Hornby R3840 Class W1 ‘Hush Hush’ 10000
Hornby R3840 Class W1 ‘Hush Hush’ 4-6-4
10000 – Era 3.
In Battleship Grey Livery.
8 Pin Socket
Pre-order! Due April 2021!
£200 – Analogue.
£232 – 8 Pin Decoder Fitted
£341 – Olivia’s ESU V5 Sound Fitted.
Additional Work Available- DCC Fitted Only. (NOT TTS)
£20 – Firebox Flicker (if not fitted with oil lamps)
£45 – ESU Stay Alive Fitted (ESU Decoded fitted)
£ 7 – Train Crew Fitted (Driver & Fireman.)
£ 7 – Cab Light.
£36 – Additional Fitting Services (this charge + your options of the below.)
£ 5 – Oil Lamps Each – Click Here For Different Lamp Codes.
£13 – Firebox Flicker (if fitted with oil lamps)
£30 – Suethe Smoke Unit.
The first reference to 10000’s designation as Class W1 was on 9 November 1926, but where the widely adopted name of ‘Hush-Hush’ came from is disputed. It could be that the nickname arose in the late summer of 1928, as news of Gresley’s new locomotive began to leak out, however other sources suggest this was possibly an internal Darlington name that came from the distinctively quiet motion sound the loco made, or even because of a mistaken caption that featured in a Pathé News item. On 20 November 1929, nameplates were drawn up featuring the name British Enterprise and were cast soon after, but these plates were never fitted and the loco remained unnamed, being referred to as ‘Hush-Hush’ ever since.
Yarrow’s had completed the boiler in February 1929 and on April 3rd the chassis was moved from Darlington to Glasgow for testing, these being completed by October 1929 and it was during this period that wind tunnel tests led to the unusual front-end design that gave the W1 part of its distinctive appearance. Official photographs were released on December 10th and the first trial run took place on December 12th, followed by another on December 29th and, on 9 January 1930, the first trip to Kings Cross, although it was to be a further six months of trials though before 10000 finally entered traffic on June 20, 1930.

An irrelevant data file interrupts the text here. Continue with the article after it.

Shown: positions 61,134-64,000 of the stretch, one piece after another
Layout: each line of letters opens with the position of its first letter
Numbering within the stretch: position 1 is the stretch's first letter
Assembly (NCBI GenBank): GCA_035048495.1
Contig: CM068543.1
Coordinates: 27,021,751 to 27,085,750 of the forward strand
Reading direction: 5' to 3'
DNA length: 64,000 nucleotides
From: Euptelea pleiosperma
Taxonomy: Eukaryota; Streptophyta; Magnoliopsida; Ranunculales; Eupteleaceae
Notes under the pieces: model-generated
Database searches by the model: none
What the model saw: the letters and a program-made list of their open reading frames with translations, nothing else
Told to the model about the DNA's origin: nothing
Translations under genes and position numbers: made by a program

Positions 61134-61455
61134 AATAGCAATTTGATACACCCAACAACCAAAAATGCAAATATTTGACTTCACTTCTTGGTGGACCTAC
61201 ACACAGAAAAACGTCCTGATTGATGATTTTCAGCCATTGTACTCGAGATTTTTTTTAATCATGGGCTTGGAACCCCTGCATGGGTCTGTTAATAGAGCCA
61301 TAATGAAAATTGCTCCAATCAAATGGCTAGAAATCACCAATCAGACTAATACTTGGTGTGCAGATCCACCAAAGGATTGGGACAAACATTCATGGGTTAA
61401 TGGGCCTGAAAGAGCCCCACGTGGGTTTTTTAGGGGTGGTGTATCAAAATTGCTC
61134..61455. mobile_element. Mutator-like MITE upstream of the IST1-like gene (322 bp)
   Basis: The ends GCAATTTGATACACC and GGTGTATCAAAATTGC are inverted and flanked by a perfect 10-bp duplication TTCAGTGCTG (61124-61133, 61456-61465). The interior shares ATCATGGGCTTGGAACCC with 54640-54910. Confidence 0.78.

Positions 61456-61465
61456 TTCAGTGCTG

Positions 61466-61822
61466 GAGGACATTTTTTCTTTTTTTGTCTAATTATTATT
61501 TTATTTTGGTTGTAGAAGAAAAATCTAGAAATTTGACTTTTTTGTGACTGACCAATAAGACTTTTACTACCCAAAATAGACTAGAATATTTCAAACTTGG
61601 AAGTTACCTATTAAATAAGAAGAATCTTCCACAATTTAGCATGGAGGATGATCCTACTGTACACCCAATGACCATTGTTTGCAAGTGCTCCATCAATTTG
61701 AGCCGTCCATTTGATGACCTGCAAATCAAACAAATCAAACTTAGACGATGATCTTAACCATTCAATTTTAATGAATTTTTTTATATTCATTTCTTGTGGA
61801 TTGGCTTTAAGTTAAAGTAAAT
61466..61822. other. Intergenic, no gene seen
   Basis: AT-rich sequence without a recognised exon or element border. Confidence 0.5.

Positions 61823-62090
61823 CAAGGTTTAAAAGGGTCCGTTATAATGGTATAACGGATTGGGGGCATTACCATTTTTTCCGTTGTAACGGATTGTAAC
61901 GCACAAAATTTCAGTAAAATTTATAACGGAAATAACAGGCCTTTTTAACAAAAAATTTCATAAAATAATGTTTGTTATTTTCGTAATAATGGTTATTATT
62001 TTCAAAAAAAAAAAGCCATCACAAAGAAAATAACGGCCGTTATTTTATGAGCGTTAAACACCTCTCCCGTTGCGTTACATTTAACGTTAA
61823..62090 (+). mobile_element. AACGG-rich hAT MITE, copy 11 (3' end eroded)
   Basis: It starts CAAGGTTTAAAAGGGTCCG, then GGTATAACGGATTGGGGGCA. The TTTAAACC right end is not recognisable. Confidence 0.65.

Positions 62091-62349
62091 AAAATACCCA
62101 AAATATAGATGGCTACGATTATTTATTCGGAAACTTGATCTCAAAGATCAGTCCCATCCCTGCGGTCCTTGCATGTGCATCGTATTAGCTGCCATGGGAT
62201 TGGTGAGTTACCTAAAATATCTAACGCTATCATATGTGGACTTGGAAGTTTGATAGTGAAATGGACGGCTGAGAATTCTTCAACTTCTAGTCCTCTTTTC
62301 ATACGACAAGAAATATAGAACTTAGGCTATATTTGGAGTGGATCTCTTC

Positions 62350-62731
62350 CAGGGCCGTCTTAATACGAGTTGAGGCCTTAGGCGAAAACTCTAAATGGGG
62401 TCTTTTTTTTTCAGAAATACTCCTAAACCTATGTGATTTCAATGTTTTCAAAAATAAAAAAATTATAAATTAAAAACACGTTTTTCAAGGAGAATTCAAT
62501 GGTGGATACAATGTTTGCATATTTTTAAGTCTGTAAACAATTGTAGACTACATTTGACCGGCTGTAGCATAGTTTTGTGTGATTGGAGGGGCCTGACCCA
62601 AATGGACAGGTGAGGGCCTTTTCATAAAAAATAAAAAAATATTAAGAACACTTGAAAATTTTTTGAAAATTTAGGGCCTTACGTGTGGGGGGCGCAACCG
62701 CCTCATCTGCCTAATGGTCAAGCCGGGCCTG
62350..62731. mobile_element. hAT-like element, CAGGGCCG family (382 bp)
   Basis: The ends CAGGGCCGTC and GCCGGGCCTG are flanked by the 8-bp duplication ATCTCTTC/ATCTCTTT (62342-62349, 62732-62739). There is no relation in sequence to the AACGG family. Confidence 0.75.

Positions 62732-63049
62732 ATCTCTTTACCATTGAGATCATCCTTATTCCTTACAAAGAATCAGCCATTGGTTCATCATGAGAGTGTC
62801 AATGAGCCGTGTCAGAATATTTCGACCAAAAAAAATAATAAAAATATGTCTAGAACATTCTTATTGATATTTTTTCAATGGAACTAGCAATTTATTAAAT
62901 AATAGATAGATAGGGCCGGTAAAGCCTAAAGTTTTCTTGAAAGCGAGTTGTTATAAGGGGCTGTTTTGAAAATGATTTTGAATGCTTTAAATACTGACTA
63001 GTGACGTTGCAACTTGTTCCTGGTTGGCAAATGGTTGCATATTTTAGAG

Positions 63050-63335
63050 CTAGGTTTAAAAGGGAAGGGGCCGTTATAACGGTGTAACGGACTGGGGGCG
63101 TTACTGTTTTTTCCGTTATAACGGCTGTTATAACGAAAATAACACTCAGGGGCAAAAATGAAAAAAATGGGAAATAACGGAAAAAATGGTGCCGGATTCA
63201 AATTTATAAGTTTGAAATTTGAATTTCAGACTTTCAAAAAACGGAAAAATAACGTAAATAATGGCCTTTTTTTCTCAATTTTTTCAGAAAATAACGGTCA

Between June 1930 and May 29, 1933, 10000 run 70,000 miles in service, from Kings Cross to Edinburgh, including the Flying Scotsman and Queens of Scots services, but in 1934 modifications and a general repair took 10000 out of service for just over a year, the locomotive returning to traffic on June 13, 1934. At the end of January 1935, a Kylchap double blastpipe and chimney was fitted, which eventually required the fitting of a smoke lifter for better smoke clearance.
On August 21, 1935, 10000 was returned to Darlington for the last time in its original form, having covered another 20,823 miles since June 1934. 10000 had proved to be extremely capable, but it was also unreliable, as out of the 1,888 days in service, the locomotive spent 1,105 at Darlington Works alone. its original form, having covered another 20,823 miles since June 1934. 10000 had proved to be extremely capable, but it was also unreliable, as out of the 1,888 days in service, the locomotive spent 1,105 at Darlington Works alone.
New P&P Cost UK & International From July 2020
For Full Postage Options Click Here.
£6 Royal Mail upto 10kg (Recorded Delivery 2-5 days) from postal Date
£10 DHL Next Day Delivery upto 10kg (from pick up schedule)
£22 DHL upto 1kg insured to £300
£34 DHL Insured to £800
Over 1kg we will discuss the weight & insured value on a per order valuation.
Tel: 0114 3216 160 Or 0114 2647 449.